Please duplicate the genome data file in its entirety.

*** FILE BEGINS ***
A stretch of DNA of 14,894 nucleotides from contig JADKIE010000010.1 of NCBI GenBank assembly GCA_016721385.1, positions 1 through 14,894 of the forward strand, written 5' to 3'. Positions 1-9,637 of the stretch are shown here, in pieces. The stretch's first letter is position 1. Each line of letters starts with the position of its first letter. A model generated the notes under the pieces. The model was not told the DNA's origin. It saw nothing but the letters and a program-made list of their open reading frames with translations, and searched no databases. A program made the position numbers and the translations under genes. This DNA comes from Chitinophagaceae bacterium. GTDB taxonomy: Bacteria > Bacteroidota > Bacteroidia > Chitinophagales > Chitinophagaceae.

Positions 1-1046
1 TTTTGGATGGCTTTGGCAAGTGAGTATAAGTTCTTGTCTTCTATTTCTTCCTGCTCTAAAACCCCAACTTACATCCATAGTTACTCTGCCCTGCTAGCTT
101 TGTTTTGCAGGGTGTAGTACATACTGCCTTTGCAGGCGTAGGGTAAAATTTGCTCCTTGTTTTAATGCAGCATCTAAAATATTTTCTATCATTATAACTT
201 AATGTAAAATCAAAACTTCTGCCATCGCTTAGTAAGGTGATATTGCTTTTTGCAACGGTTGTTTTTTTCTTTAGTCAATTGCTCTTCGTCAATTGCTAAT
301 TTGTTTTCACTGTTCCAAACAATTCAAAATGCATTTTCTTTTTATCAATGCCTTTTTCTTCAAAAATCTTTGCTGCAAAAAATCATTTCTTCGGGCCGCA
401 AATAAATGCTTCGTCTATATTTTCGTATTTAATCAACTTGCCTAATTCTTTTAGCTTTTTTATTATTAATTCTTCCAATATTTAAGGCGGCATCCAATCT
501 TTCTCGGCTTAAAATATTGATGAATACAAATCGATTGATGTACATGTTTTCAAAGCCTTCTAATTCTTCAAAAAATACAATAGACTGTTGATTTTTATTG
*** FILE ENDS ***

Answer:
A stretch of DNA of 14,894 nucleotides from contig JADKIE010000010.1 of NCBI GenBank assembly GCA_016721385.1, positions 1 through 14,894 of the forward strand, written 5' to 3'. Positions 1-9,637 of the stretch are shown here, in pieces. The stretch's first letter is position 1. Each line of letters starts with the position of its first letter. A model generated the notes under the pieces. The model was not told the DNA's origin. It saw nothing but the letters and a program-made list of their open reading frames with translations, and searched no databases. A program made the position numbers and the translations under genes. This DNA comes from Chitinophagaceae bacterium. GTDB taxonomy: Bacteria > Bacteroidota > Bacteroidia > Chitinophagales > Chitinophagaceae.

Positions 1-1046
1 TTTTGGATGGCTTTGGCAAGTGAGTATAAGTTCTTGTCTTCTATTTCTTCCTGCTCTAAAACCCCAACTTACATCCATAGTTACTCTGCCCTGCTAGCTT
101 TGTTTTGCAGGGTGTAGTACATACTGCCTTTGCAGGCGTAGGGTAAAATTTGCTCCTTGTTTTAATGCAGCATCTAAAATATTTTCTATCATTATAACTT
201 AATGTAAAATCAAAACTTCTGCCATCGCTTAGTAAGGTGATATTGCTTTTTGCAACGGTTGTTTTTTTCTTTAGTCAATTGCTCTTCGTCAATTGCTAAT
301 TTGTTTTCACTGTTCCAAACAATTCAAAATGCATTTTCTTTTTATCAATGCCTTTTTCTTCAAAAATCTTTGCTGCAAAAAATCATTTCTTCGGGCCGCA
401 AATAAATGCTTCGTCTATATTTTCGTATTTAATCAACTTGCCTAATTCTTTTAGCTTTTTTATTATTAATTCTTCCAATATTTAAGGCGGCATCCAATCT
501 TTCTCGGCTTAAAATATTGATGAATACAAATCGATTGATGTACATGTTTTCAAAGCCTTCTAATTCTTCAAAAAATACAATAGACTGTTGATTTTTATTG